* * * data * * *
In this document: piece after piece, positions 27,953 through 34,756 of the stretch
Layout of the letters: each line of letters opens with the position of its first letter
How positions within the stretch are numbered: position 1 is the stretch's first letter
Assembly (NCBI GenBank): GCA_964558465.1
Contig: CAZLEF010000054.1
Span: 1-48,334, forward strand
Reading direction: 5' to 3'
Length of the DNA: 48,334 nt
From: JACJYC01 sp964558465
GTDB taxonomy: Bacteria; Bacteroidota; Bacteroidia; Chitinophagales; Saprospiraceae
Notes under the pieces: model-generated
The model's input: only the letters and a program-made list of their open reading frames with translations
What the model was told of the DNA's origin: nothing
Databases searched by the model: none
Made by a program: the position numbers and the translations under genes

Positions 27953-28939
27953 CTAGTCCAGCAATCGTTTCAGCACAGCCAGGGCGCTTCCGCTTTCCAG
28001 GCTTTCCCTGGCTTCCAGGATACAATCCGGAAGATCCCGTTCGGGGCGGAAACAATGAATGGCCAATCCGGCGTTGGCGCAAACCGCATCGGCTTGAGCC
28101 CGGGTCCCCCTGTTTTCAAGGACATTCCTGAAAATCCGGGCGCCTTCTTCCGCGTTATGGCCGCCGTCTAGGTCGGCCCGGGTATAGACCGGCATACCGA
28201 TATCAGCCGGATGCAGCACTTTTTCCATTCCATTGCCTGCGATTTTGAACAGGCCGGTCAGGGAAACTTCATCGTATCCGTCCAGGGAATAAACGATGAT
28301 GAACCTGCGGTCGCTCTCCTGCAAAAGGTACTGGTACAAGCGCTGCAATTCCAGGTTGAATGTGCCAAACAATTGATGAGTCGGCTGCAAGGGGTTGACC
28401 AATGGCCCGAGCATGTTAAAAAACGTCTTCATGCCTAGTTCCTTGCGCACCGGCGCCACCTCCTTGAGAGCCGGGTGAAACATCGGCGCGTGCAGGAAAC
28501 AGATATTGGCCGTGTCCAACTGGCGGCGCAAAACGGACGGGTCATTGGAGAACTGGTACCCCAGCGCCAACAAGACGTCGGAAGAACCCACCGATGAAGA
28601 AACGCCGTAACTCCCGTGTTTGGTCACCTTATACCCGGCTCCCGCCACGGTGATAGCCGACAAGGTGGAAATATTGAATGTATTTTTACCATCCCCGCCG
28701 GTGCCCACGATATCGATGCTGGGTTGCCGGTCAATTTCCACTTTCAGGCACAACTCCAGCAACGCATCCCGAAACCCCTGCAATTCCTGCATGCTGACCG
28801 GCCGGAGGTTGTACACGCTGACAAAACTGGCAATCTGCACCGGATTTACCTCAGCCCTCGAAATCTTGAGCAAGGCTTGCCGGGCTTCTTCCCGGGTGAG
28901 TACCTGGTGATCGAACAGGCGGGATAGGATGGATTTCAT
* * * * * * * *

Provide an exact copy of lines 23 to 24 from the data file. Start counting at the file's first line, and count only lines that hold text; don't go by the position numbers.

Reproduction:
28501 AGATATTGGCCGTGTCCAACTGGCGGCGCAAAACGGACGGGTCATTGGAGAACTGGTACCCCAGCGCCAACAAGACGTCGGAAGAACCCACCGATGAAGA
28601 AACGCCGTAACTCCCGTGTTTGGTCACCTTATACCCGGCTCCCGCCACGGTGATAGCCGACAAGGTGGAAATATTGAATGTATTTTTACCATCCCCGCCG